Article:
When it comes to Audi, it’s all in the name – and the proof is in the acoustics.
The origins of Audi extend as far back as 1901 when August Horch delivered the first Horch automobile. Horch left the company he had founded after a dispute with his partners in 1909 and set up a new firm called Horch Automobil-Werke GmbH. However, following a legal dispute, the court ruled in favour of the former partners, agreeing that the name “Horch” was a registered trademark and that August Horch, therefore, was not entitled to use it any longer.
Accordingly, August Horch renamed his new company in 1910, and Audi Automobilwerke GmbH officially came into existence. The company name is based on the Latin translation of the surname of the founder – “Horch”, meaning “hear” in German, or “audi” in Latin.
Over the intervening 100 odd years, Audi has lived up to its name as its performance models have grown louder and gruntier, to the point where today’s models can be identified by their soundtrack, as much as their visual appeal.
With the advent of electric mobility, the idea of identifying an Audi by its soundtrack has become even more pertinent. In Europe and America, electric cars, which are quiet by nature, are now mandated to emit audible sounds when travelling below a certain speed. In the US, electric vehicles must emit a warning sound when travelling at speeds less than 30 km/h. In Europe, electric vehicles are mandated to use an “acoustic vehicle alerting system” (AVAS) – to maintain a constant noise level of at least 56 dBA, up to a maximum of 75 dBA – at speeds less than 20 km/h.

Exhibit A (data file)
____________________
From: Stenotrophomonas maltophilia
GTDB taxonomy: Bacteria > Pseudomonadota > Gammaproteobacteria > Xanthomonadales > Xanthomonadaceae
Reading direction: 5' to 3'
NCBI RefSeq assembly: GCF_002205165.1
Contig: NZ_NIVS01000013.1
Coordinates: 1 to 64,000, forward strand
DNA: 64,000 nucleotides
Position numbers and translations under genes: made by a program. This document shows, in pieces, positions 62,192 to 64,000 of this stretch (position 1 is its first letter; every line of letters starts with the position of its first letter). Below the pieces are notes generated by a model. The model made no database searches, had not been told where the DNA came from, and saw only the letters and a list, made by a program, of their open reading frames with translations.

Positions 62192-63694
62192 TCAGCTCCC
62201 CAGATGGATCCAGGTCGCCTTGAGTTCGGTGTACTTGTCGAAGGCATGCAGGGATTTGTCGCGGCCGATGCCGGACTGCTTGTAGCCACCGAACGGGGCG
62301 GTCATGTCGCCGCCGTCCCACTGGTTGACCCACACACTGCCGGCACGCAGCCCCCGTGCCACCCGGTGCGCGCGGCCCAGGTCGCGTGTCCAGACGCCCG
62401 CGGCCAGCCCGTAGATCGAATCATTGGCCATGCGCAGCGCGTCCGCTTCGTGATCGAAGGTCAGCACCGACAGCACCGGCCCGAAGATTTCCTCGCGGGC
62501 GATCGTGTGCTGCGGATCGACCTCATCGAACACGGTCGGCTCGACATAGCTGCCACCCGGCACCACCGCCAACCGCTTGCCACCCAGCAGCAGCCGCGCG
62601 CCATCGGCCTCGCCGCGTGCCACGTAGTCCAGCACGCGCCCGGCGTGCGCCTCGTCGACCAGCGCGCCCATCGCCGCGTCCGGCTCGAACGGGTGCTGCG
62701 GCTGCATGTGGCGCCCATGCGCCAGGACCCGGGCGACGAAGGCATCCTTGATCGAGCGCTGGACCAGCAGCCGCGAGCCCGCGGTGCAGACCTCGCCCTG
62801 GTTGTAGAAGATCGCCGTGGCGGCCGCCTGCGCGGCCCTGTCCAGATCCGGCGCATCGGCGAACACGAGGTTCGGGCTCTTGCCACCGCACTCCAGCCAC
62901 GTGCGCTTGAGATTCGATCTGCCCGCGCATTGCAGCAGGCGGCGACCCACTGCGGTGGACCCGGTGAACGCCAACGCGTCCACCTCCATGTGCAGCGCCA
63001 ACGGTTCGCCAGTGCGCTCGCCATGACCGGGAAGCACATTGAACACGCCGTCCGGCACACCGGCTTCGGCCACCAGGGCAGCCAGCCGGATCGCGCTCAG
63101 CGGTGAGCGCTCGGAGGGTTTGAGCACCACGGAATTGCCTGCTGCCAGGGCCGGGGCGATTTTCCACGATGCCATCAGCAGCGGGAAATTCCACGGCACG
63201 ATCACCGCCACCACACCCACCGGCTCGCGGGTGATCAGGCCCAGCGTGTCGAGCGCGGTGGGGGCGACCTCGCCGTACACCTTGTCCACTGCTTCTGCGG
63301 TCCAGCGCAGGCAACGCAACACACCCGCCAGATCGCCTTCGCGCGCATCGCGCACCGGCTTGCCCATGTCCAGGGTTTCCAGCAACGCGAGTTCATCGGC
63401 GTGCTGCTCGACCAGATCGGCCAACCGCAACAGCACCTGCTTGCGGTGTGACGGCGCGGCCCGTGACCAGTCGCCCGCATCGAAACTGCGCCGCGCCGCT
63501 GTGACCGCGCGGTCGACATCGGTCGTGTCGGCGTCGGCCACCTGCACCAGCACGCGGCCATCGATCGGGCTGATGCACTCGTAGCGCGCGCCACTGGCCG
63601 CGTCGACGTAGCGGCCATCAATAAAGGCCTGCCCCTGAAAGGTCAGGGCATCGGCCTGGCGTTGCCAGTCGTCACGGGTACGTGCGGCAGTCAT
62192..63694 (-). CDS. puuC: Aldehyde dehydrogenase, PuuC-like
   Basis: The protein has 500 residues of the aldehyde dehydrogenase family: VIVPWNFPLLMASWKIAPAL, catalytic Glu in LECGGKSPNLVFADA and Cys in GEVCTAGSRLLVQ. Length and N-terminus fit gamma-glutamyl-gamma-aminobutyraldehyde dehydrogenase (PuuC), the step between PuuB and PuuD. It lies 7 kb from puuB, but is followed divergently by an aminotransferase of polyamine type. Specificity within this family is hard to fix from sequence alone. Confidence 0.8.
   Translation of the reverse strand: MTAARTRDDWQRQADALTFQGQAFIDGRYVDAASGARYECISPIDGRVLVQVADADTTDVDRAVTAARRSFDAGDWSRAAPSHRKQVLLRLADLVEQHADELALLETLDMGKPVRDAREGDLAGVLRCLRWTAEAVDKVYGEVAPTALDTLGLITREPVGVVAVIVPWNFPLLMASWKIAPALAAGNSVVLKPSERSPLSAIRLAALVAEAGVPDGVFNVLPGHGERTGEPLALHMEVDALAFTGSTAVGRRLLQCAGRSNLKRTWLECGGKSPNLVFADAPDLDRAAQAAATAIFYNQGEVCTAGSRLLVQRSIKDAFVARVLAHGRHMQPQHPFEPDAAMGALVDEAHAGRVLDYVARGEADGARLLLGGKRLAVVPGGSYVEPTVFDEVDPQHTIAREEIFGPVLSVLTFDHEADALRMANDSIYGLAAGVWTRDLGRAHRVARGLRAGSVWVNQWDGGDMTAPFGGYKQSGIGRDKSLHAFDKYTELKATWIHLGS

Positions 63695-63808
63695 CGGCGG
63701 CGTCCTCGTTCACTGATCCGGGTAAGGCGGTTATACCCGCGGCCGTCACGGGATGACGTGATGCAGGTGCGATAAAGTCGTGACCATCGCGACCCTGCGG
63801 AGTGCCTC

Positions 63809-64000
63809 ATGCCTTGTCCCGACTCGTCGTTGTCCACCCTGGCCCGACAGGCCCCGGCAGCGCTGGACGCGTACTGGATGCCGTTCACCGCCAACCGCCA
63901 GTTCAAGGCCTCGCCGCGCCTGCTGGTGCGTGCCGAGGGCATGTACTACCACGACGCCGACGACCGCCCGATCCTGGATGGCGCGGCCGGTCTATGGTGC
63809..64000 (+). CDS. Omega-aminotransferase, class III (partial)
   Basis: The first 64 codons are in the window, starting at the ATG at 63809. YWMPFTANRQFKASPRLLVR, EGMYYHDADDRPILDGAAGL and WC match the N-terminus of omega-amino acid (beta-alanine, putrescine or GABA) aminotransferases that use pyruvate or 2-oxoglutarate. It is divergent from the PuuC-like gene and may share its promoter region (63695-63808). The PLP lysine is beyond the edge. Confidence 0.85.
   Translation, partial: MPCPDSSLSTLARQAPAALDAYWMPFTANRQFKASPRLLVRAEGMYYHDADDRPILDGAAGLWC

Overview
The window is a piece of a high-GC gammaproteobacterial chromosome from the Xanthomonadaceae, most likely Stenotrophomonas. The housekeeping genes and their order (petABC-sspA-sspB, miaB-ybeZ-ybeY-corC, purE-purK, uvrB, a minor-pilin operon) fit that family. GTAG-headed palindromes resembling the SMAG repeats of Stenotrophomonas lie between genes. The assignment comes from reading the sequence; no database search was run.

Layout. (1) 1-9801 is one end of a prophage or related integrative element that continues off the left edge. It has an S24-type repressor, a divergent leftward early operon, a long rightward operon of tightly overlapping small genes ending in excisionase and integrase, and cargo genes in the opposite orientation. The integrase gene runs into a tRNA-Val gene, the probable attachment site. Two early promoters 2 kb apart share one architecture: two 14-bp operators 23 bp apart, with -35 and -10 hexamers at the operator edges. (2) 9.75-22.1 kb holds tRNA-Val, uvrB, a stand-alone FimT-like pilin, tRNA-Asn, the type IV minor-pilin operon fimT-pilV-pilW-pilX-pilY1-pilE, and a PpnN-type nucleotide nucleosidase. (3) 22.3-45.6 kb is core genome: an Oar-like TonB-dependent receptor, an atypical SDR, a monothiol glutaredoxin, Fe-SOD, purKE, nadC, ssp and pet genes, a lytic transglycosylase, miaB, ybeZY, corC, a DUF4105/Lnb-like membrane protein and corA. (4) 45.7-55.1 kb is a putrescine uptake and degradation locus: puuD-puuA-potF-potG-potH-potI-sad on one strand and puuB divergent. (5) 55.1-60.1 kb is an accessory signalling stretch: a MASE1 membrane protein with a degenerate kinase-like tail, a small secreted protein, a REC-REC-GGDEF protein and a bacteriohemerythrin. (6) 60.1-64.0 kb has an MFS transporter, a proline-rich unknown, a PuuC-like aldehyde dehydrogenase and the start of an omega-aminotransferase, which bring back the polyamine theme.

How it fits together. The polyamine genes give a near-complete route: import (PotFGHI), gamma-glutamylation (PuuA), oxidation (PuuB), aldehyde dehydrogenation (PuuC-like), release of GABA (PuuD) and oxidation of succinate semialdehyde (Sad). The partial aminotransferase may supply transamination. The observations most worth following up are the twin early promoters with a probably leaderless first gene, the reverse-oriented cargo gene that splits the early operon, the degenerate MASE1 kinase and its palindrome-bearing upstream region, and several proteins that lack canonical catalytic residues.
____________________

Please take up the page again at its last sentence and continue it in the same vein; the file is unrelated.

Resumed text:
With the new Audi e-tron GT, Audi engineers elected to turn up the AVAS sound to the maximum 75 dBA for speeds less than 20 km/h and went as far as composing a unique sound for the car, engineered to sound powerful and progressive. It is also automatically adjusted, depending on the Audi drive select setting, and is available from standstill to top speed.
Did you “hear”? We have not even mentioned vorsprung durch technik… it’s all in the name. Audi.
Report by Wilhelm Loots | Image © Audi